English communities are being short-changed by as much as £4.1 billion a year because of an outdated 1970s model for allocating spending across the Union, new analysis by the Local Government Association reveals.
The LGA, which represents councils in England and Wales, is calling for the 34-year-old Barnett Formula to be replaced with a needs-based model, with the repatriated money spent addressing the funding crisis engulfing adult social care.
The Barnett Formula was devised as a temporary means of resolving disputes over funding allocation in the run up to the defeated Scottish and Welsh devolution referenda in 1979. It is based on population breakdown, rather than need. Because spending in Scotland and Wales was proportionally higher per person in 1979 the formula has cemented in place an anomaly in which the distribution of public funding per person by Whitehall departments remains significantly higher in Scotland, Wales and Northern Ireland than it is in England.
The Barnett Formula does not take into account local taxation revenue and with devolution handing tax raising powers to Scotland, and proposals now on the table for a referendum potentially giving Wales income tax raising powers, the LGA believes the question is not when Barnett will be replaced, but what will replace it. The LGA is working on alternative funding proposals which it will publish in summer next year and is calling on all major political parties to make the introduction of a needs-based alternative to the Barnett Formula a cornerstone of their pre-election manifestos.
It is also calling for the money which would be repatriated to England as a result of such a recalculation to be used to address the crisis in adult social care. In particular, the LGA is calling for the money to spent addressing the growing demand for council social care services, and used as seed funding to establish a Government-backed national care loans scheme to help people pay for care in their old age. The deferred payment scheme would work in a similar way to student loans, with people able to borrow to pay for care, but against their estate, to help them manage the shift towards individual responsibility to meet personal care costs.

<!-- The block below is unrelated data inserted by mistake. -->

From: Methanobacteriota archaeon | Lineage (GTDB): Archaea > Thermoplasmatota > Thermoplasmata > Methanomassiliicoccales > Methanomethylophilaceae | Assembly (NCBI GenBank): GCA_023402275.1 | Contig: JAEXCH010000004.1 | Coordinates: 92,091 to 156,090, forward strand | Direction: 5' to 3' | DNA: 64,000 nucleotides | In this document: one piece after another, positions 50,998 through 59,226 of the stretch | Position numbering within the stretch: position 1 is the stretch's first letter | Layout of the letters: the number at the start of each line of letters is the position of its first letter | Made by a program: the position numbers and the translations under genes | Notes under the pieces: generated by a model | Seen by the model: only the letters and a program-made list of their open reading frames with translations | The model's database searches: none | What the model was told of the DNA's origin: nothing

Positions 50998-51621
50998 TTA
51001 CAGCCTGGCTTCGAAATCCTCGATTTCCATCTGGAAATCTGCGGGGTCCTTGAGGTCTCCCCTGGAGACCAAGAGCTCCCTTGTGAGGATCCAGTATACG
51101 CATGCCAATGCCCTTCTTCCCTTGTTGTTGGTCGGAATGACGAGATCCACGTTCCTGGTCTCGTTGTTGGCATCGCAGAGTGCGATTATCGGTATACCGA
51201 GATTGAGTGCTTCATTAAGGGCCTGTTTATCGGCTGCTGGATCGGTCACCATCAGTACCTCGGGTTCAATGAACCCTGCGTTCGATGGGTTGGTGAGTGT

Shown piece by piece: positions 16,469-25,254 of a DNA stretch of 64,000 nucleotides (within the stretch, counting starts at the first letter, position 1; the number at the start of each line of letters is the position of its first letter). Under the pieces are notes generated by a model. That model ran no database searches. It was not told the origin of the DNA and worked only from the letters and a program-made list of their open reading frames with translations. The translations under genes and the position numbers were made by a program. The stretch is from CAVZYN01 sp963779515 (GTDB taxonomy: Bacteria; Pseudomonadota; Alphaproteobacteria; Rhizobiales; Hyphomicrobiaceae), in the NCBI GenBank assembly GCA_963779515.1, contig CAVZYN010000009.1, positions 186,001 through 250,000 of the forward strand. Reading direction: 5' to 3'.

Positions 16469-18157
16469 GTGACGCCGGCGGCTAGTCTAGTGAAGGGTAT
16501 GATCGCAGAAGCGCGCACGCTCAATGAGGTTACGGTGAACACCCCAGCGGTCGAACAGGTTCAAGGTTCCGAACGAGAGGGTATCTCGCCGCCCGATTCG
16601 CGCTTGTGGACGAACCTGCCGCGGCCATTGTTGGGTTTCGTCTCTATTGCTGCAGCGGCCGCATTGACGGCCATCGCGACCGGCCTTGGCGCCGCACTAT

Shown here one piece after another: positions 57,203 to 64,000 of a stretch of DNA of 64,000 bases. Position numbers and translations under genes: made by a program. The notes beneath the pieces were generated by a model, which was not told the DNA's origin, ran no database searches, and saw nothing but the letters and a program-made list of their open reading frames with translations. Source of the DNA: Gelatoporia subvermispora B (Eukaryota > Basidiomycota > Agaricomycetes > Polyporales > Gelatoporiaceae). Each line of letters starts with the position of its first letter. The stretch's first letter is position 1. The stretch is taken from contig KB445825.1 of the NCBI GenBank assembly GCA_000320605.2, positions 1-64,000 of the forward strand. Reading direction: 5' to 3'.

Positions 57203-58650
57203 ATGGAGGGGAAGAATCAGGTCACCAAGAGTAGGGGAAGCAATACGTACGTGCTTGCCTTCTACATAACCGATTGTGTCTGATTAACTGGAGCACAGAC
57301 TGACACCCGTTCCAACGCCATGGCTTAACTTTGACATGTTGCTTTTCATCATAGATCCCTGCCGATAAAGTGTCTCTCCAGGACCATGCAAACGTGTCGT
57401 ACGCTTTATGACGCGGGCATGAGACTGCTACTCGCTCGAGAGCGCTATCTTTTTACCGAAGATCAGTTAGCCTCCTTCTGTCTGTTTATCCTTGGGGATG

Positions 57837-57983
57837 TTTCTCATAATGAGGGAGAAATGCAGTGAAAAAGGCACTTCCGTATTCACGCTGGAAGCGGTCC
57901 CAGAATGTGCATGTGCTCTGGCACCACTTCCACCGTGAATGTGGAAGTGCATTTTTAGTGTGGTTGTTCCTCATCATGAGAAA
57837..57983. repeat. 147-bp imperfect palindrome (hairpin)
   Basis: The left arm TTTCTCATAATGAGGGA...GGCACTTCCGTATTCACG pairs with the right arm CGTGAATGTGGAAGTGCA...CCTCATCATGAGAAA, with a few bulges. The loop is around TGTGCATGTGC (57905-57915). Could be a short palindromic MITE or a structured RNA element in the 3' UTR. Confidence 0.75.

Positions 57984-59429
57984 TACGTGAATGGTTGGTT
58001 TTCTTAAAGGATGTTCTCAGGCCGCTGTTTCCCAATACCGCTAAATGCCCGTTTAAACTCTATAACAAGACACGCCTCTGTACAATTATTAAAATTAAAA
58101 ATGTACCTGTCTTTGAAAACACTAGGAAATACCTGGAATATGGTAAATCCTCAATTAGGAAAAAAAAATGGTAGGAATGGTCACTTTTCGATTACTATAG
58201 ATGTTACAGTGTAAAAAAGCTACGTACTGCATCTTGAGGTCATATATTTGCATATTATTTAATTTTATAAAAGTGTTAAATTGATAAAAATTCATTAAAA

The ageing population is increasing demand for council-run adult social care services by 3 per cent each year, meaning councils have to find an extra £400 million per annum to deliver adult social care. However, councils’ central funding is being cut by 43 per cent (the equivalent of £20 billion) placing social services under enormous strain and leading to reductions in services and a tightening of eligibility criteria.
Sir Merrick Cockell, Chairman of the LGA said:
“The Barnett Formula has passed its use-by date. It is an historic relic from a time when the Government stopped people taking more than £50 on a holiday abroad. What was only ever intended as a stop-gap solution has now become a major problem which is short-changing English communities and underfunding their public services by £4.1 billion a year. We now need a fair and equitable distribution of public money across the Union.
“The crisis engulfing adult social care demands a shift to a needs based formula for distributing funding. Our ageing population means that there is an enormous increase in demand for council-run adult social services which must be met to ensure people retain dignity as they get older. The Government also has to take action to ensure people can plan with confidence for the financial needs of old age. A national care loans scheme would provide peace of mind to people and put financial sustainability into a system which is creaking at the edges.
“The move toward greater devolution and tax raising powers for Scotland and Wales means that this costly historical anomaly has to be addressed as a matter of urgency. It will only become more difficult to fix as the tax regime becomes more complex. The major political parties should all make the introduction of a needs-based formula a cornerstone of their pre-election manifestos and the Chancellor should look to lay the groundwork for it in his Autumn Statement.”
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